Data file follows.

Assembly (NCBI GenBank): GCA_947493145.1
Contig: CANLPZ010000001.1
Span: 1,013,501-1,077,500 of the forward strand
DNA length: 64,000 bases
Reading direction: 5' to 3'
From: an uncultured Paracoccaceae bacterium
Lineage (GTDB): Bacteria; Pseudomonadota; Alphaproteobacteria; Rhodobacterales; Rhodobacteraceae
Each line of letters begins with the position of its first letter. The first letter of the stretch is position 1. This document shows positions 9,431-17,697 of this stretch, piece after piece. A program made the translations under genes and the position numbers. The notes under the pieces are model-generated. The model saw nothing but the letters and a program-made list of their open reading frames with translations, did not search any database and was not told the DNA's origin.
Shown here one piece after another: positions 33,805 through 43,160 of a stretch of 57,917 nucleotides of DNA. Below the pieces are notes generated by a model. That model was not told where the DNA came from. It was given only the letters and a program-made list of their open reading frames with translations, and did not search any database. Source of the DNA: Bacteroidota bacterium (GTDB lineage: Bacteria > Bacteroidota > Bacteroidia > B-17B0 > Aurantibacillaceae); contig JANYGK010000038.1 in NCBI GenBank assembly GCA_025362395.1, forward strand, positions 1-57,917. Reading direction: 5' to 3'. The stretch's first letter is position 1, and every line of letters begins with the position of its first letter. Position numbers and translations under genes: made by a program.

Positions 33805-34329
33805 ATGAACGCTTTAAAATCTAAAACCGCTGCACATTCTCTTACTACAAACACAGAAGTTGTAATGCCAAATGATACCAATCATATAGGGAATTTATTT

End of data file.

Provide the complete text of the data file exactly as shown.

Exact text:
Assembly (NCBI GenBank): GCA_947493145.1
Contig: CANLPZ010000001.1
Span: 1,013,501-1,077,500 of the forward strand
DNA length: 64,000 bases
Reading direction: 5' to 3'
From: an uncultured Paracoccaceae bacterium
Lineage (GTDB): Bacteria; Pseudomonadota; Alphaproteobacteria; Rhodobacterales; Rhodobacteraceae
Each line of letters begins with the position of its first letter. The first letter of the stretch is position 1. This document shows positions 9,431-17,697 of this stretch, piece after piece. A program made the translations under genes and the position numbers. The notes under the pieces are model-generated. The model saw nothing but the letters and a program-made list of their open reading frames with translations, did not search any database and was not told the DNA's origin.
Shown here one piece after another: positions 33,805 through 43,160 of a stretch of 57,917 nucleotides of DNA. Below the pieces are notes generated by a model. That model was not told where the DNA came from. It was given only the letters and a program-made list of their open reading frames with translations, and did not search any database. Source of the DNA: Bacteroidota bacterium (GTDB lineage: Bacteria > Bacteroidota > Bacteroidia > B-17B0 > Aurantibacillaceae); contig JANYGK010000038.1 in NCBI GenBank assembly GCA_025362395.1, forward strand, positions 1-57,917. Reading direction: 5' to 3'. The stretch's first letter is position 1, and every line of letters begins with the position of its first letter. Position numbers and translations under genes: made by a program.

Positions 33805-34329
33805 ATGAACGCTTTAAAATCTAAAACCGCTGCACATTCTCTTACTACAAACACAGAAGTTGTAATGCCAAATGATACCAATCATATAGGGAATTTATTT